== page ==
“Panic on the streets of London, Panic on the streets of Birmingham… Because the music that they constantly play – it says nothing to me about my life!” Those are Morrissey’s famous lyrics of The Smiths’ 1986 song “Panic”. At first they seem to be strangely aloof vision of an artist: People going to the streets, simply because the music selection played on the radio makes them unhappy? Not becasue of the ruling class, not because of the bread prices – Just because of the music?
The Smiths – Panic (1986):
And yet, perhaps Morrissey’s prediction may not at all be remote from reality. The recent uprisings in parts of the Arabic speaking world can indeed be interpreted as a collective frustration also with the information conveyed via mass-media such as radio. As censorship presumably is very stringent, it is very likely that both the music and the words transmitted by state-controlled radios has nothing to do with the lives of the people their – thereby fueling their frustration to a degree that gets them on the streets. In any case, it definitely is extremely unlikely that the music playing on oppressed radio stations says too much about the lives of the listeners.
Curiously, it turns out that the real-life claims of protestors are less gruesome than in the song: Protestors in Tunisia wanted, and protestors in Egypt still want to merely send their respective dictators into exile, whereas Morrissey wants the “blessed” DJ to be hung, famously supported by the chanting of schoolchildren (“Hang the DJ!”). Most likely the people of Tunisia and Egypt would be fine with simply replacing the DJs of their radio station.
The lyrics do not start with “Panic on the Streets of Tunis, Panic on the Streets of Cairo..” though – instead they refer to English cities. Allegedely, The Smiths wrote their song after listening to British radio, where the news of the Chernobyl disaster was followed by a random love song that had no connection whatsoever with the disastrous implications of the nuclear accident. Had the Smiths been listening to radio in 2001, perhaps they never would have written their song, as many critics felt that the DJ’s made wise choices by making Enya’s “Only Time” and U2’s “Stuck in a Moment” the soundtrack to the aftermath of the September 11 attacks.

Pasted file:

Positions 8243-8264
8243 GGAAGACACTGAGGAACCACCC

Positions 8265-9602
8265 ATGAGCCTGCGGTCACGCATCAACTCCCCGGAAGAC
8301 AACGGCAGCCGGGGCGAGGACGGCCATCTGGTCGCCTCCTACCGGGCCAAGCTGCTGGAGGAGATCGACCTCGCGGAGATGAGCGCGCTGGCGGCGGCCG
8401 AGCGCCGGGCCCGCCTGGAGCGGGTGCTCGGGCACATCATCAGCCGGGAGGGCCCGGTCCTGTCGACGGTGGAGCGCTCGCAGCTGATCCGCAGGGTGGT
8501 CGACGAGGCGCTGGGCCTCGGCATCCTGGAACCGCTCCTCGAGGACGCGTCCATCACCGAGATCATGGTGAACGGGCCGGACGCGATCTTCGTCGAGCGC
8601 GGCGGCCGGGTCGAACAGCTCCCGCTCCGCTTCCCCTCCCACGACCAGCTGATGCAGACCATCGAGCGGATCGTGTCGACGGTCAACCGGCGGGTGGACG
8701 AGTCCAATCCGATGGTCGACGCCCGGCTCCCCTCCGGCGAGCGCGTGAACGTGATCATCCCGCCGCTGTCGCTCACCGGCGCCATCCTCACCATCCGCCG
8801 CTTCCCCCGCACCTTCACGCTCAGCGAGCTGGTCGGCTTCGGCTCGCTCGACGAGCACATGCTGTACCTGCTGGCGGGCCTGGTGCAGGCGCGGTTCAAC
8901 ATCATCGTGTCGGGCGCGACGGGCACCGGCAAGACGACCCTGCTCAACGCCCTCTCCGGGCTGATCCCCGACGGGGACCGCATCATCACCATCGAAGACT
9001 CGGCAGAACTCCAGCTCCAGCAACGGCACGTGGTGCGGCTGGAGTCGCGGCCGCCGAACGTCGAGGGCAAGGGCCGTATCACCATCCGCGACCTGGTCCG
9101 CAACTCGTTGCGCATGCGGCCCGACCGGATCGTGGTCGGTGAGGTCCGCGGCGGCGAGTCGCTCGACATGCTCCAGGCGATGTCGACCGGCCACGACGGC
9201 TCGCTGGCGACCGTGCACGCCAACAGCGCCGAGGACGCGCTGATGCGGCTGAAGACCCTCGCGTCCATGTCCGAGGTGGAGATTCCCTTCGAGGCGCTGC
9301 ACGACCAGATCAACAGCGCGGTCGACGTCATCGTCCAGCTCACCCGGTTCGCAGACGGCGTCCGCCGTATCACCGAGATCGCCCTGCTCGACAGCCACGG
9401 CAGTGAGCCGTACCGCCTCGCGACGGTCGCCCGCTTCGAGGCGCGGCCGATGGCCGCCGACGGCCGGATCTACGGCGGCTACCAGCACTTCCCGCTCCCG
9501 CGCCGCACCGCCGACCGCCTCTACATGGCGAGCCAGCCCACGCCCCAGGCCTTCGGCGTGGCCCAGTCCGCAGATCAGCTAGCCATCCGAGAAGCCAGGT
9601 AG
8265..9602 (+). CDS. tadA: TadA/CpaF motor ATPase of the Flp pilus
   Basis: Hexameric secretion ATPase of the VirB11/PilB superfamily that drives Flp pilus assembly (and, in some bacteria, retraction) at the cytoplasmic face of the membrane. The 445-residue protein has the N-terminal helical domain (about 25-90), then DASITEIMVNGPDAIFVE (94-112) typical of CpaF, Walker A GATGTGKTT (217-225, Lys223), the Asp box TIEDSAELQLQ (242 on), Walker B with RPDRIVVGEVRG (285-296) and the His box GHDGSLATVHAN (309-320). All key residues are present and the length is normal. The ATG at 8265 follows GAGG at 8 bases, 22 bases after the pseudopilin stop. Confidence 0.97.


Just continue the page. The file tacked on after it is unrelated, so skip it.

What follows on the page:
What is characteristic for both contemporary revolutionaries and for the Smiths is that they focus on an easily identifiable symbolic “bad guy” to blame: Ben Ali and Mubarak or “the DJ”. The unraveling of grand epics appears to be greatly aided by the presence of undeniably evil villains – just think of Darth Vader, Sauron and Voldemort. Perhaps the reason that the Smith’s prediction did not fulfil itself in England but rather in Egypt was because “the DJ” isn’t that clearly identifiable after all.
Twenty-three years after the Smiths, Olvia Ruiz in her chef d’oeuvre “Elle Panique” (“She panics”) reworks the topic of panic in its modern variation – panic in absence of a clearly identifiable single menacing source of evil.
Olivia Ruiz – Elle panique:
In her French lyrics, Olivia Ruiz recounts why an unknown other “she” panics – most likely she is referring to herself, as part of the lyrics use an I-persona trying to fight off the panic. The heroine of the song is plagued by “being worried about her little brother” as well as “being worried about her behind”, in addition to being worried about working too much, aging too early, being bored even for an instant, being worried about not being worried about by others, and so on and so forth. All of these reasons are listed on an equal footing.
Which makes the revolutionary struggles undertaken by so many nowadays all the more admirable: Because according to Oliva Ruiz, what awaits you after overthrowing an existing overriding external threat that had driven you to panic is only an endless plethora of small and large new reasons to make you panic.
Have a panic-free week!